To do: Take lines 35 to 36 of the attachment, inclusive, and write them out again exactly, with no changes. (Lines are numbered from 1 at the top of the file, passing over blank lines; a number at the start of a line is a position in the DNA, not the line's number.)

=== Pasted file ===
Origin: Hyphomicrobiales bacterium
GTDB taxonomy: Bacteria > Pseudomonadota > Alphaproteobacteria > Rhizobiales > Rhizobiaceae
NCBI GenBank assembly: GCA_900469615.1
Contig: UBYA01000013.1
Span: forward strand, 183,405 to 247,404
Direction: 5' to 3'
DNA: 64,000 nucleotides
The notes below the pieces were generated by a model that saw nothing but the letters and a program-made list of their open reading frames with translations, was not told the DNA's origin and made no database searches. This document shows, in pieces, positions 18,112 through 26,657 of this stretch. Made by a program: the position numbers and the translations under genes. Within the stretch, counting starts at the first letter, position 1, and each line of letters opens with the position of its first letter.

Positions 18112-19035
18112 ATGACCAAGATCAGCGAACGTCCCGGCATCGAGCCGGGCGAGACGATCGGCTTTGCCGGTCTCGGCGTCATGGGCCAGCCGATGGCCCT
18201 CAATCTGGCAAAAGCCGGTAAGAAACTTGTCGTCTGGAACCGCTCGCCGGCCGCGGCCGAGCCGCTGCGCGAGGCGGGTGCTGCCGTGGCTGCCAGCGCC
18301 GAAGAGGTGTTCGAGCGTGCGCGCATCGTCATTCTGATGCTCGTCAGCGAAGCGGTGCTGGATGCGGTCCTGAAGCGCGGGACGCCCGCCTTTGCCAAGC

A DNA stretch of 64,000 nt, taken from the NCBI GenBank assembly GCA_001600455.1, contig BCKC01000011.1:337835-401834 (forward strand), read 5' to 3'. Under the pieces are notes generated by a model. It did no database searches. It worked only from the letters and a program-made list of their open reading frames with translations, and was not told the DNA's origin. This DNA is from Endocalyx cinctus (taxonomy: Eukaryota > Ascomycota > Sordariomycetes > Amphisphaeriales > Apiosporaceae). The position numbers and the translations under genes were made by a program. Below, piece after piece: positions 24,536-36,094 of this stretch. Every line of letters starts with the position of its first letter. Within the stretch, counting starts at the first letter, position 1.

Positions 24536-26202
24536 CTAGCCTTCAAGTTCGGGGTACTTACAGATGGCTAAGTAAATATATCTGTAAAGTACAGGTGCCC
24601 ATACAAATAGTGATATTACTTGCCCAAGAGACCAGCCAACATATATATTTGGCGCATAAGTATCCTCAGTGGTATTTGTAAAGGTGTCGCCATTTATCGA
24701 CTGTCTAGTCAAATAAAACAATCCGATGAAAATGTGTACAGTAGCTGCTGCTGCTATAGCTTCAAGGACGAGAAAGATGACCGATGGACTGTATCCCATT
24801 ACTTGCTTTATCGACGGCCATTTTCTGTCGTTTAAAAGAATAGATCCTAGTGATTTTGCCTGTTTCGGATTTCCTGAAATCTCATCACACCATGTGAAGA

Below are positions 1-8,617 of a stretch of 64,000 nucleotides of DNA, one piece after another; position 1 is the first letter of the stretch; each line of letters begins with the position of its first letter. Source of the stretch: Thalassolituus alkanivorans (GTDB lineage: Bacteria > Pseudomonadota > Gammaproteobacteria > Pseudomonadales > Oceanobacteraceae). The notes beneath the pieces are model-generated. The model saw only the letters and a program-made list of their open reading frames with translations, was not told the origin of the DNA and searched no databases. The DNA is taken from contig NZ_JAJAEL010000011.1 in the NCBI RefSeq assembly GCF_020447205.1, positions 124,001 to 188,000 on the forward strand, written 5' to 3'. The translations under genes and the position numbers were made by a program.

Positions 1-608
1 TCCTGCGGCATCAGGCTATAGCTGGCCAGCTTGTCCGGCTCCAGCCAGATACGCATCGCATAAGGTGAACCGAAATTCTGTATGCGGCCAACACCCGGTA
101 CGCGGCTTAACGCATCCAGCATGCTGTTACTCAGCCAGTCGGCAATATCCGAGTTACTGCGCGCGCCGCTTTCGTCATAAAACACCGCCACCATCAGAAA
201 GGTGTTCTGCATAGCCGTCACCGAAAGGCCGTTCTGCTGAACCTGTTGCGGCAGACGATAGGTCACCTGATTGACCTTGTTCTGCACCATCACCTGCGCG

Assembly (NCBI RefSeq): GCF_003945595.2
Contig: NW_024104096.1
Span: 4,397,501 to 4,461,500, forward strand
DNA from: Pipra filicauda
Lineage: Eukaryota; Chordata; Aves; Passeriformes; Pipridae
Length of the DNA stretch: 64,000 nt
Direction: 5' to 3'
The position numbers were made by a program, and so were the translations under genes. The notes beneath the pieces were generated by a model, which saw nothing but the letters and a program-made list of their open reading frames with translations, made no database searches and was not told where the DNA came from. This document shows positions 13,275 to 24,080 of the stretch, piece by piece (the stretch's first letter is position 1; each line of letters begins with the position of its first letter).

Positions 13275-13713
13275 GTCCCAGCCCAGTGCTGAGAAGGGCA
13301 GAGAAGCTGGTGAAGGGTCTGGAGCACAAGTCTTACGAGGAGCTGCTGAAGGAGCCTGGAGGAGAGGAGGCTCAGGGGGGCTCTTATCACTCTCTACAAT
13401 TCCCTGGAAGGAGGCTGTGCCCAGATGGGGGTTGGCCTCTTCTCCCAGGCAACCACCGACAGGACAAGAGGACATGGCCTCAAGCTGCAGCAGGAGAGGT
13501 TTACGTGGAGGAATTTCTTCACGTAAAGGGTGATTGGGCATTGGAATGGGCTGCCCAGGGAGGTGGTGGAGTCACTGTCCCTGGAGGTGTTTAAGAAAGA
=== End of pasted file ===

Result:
13401 TCCCTGGAAGGAGGCTGTGCCCAGATGGGGGTTGGCCTCTTCTCCCAGGCAACCACCGACAGGACAAGAGGACATGGCCTCAAGCTGCAGCAGGAGAGGT
13501 TTACGTGGAGGAATTTCTTCACGTAAAGGGTGATTGGGCATTGGAATGGGCTGCCCAGGGAGGTGGTGGAGTCACTGTCCCTGGAGGTGTTTAAGAAAGA